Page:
Fear of Failure is Fear of Success

I have a friend - let's call him Mike, because that's his name - who has what I would consider to be a paralyzing fear of failure.

I consider it paralyzing because it keeps him from trying absolutely anything in which failure might be an option. A perfect illustration of this fear comes via a conversation I had with him about 30 minutes ago, discussing an upcoming project I'm doing. I've sent a full description and detailed plan of my project out to be evaluated by someone, and he asked me "What's to keep that guy from just stealing your idea?"

"What, you mean doing it himself?" I asked.

"Well, yeah, or claiming credit if he passes on it and you do it later?"

I told him "Nothing. But I trust that he won't."

"But how can you know he won't?" Mike asked.

"I don't know. I trust he won't. And if he does, I'll deal with that if it happens. But I'm not going to let that fear stop me from trying to move forward on it."

And it's not just this one instance, or this one type of obstacle. Mike's brought up all sorts of what-ifs throughout my career.

In 1996, it was "What if you don't get a job writing code? Or worse, what if you get one, and lose it 6 months later? How can you quit school knowing that might happen?"

In 2005, it was "But what if you can't get stores to carry your book? How will you sell it?"

In 2007, it was "What if you don't make the AFL? Will all that training be for nothing?"

And I'm not trying to pick on Mike. His questions come from a very honest place in his heart. He's looking out for me - and never once has he ever told me I shouldn't do something. He's been the second most supportive person in my life next to my wife. And I'll even go so far as to say that he's not the only one who asks this stuff - but he's definitely the only one who asks it in a manner that's positive, and more about looking out for me (it's a shame I can't say the same about most of my family...). But he always takes the time to point out that these sorts of questions are what keep him from doing stuff the way I do it.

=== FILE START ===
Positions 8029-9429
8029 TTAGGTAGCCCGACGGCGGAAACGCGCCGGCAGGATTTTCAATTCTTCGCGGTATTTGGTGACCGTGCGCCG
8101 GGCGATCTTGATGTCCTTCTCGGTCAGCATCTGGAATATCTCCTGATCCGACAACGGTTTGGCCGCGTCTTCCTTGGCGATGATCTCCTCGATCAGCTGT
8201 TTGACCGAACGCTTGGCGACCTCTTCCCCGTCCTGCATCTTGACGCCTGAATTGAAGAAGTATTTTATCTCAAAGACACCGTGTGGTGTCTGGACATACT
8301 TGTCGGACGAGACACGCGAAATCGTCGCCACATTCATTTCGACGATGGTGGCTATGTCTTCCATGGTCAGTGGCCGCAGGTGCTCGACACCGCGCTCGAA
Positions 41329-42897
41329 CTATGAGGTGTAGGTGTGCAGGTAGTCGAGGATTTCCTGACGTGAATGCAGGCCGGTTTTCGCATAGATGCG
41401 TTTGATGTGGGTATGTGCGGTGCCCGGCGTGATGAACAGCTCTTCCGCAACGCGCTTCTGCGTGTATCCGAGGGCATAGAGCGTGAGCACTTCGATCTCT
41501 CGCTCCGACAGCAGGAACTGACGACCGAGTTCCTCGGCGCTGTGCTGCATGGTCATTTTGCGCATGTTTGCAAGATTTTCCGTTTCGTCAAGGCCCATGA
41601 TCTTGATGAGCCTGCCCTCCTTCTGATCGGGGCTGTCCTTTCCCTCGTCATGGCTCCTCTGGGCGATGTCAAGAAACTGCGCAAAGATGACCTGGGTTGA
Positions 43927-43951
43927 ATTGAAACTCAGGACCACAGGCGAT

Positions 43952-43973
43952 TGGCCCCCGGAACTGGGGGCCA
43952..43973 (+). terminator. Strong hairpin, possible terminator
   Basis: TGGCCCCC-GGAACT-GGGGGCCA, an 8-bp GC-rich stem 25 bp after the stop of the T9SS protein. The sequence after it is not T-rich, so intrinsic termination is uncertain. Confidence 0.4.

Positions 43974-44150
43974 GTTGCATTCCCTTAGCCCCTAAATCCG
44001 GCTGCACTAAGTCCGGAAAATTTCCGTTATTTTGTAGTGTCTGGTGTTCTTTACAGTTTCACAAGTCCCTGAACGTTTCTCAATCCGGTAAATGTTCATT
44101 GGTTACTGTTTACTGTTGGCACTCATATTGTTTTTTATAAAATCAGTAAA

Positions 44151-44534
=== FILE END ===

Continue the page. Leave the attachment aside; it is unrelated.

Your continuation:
And I'll admit, I have a condition that keeps me from ever considering consequences. It's part of the reason my stories are so entertaining, and part of the reason my juvenile record is sealed by court order. So the next thing I'm about to say is, to me, just a plain no-brainer. But the bottom line to any form of success in anything you ever do is to not care about the consequences.

Your passion for your success must outweigh your fear of failure. Period.

You can be scared -- It's okay. You might fail. You might lose some money. Someone might steal your idea. You might sell 1/10th what you need to sell. It's all very, very likely. And you can do some studying and some learning and some research to minimize these risks - that's a very, very smart thing to do. But no matter how much (or how little) you learn or discover or know in advance, there's going to be a point at which you decide to fish or cut bait. To do anything else is to just sit in the boat and get sun poisoning.

The trick is, no matter how scared you are, just be that much more passionate.

And once you get moving, you'll be surprised how much you learn on the job. You'll also be surprised, regardless of the research you've done or how many other things like this you've done, how much you just flat got wrong and don't know. But you get things right pretty quickly, and you move forward and don't stop until you either reach your goal or your legs fall off.

And that's where success starts. Not in selling a million units, or getting a writeup in a magazine, or getting 1,000 fans, or any other metric you think you'll use to measure success. Success happens DAILY. Sometimes, even hourly. It's all the little stuff you never even thought about that you suddenly learn, figure out, conquer... Those are the real successes. They mean you've progressed, and every time you can put one foot in front of the other, you've done something great.

And you simply cannot do that if you're standing still due to fear.

I think that the majority of fear comes from what might happen if you actually succeed. What do you do if, all of a sudden, you have no more excuses? What happens when all the barriers are gone and you have a success on your hands... What happens if you drop the ball? What happens when you actually have to manage this thing you've built?

That's the real problem. Conquer that, and you conquer fear. And the only way to actually conquer it is to get to that point on the map and see what happens.